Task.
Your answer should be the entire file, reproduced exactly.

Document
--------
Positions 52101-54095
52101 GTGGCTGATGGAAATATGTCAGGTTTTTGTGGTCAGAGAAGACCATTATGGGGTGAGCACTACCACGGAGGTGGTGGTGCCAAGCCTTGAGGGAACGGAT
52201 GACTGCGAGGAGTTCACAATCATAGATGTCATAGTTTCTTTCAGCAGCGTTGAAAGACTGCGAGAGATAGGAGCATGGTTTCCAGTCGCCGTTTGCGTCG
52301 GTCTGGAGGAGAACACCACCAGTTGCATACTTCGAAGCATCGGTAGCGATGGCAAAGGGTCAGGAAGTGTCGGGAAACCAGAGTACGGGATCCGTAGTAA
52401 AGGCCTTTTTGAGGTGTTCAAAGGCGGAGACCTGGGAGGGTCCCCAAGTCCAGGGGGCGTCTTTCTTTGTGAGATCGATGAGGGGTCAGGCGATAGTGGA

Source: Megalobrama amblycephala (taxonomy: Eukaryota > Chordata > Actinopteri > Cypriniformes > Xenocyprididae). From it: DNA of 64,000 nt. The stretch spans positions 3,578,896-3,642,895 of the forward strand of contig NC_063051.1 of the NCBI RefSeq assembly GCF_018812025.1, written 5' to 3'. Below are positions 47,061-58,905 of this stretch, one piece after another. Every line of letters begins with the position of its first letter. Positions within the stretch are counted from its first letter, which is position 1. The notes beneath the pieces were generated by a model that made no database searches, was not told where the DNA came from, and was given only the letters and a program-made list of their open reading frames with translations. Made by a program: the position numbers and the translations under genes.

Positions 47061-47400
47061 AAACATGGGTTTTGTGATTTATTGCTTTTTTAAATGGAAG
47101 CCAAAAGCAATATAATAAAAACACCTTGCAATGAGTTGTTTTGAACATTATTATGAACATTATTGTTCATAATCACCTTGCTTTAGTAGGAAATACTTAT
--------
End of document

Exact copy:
Positions 52101-54095
52101 GTGGCTGATGGAAATATGTCAGGTTTTTGTGGTCAGAGAAGACCATTATGGGGTGAGCACTACCACGGAGGTGGTGGTGCCAAGCCTTGAGGGAACGGAT
52201 GACTGCGAGGAGTTCACAATCATAGATGTCATAGTTTCTTTCAGCAGCGTTGAAAGACTGCGAGAGATAGGAGCATGGTTTCCAGTCGCCGTTTGCGTCG
52301 GTCTGGAGGAGAACACCACCAGTTGCATACTTCGAAGCATCGGTAGCGATGGCAAAGGGTCAGGAAGTGTCGGGAAACCAGAGTACGGGATCCGTAGTAA
52401 AGGCCTTTTTGAGGTGTTCAAAGGCGGAGACCTGGGAGGGTCCCCAAGTCCAGGGGGCGTCTTTCTTTGTGAGATCGATGAGGGGTCAGGCGATAGTGGA

Source: Megalobrama amblycephala (taxonomy: Eukaryota > Chordata > Actinopteri > Cypriniformes > Xenocyprididae). From it: DNA of 64,000 nt. The stretch spans positions 3,578,896-3,642,895 of the forward strand of contig NC_063051.1 of the NCBI RefSeq assembly GCF_018812025.1, written 5' to 3'. Below are positions 47,061-58,905 of this stretch, one piece after another. Every line of letters begins with the position of its first letter. Positions within the stretch are counted from its first letter, which is position 1. The notes beneath the pieces were generated by a model that made no database searches, was not told where the DNA came from, and was given only the letters and a program-made list of their open reading frames with translations. Made by a program: the position numbers and the translations under genes.

Positions 47061-47400
47061 AAACATGGGTTTTGTGATTTATTGCTTTTTTAAATGGAAG
47101 CCAAAAGCAATATAATAAAAACACCTTGCAATGAGTTGTTTTGAACATTATTATGAACATTATTGTTCATAATCACCTTGCTTTAGTAGGAAATACTTAT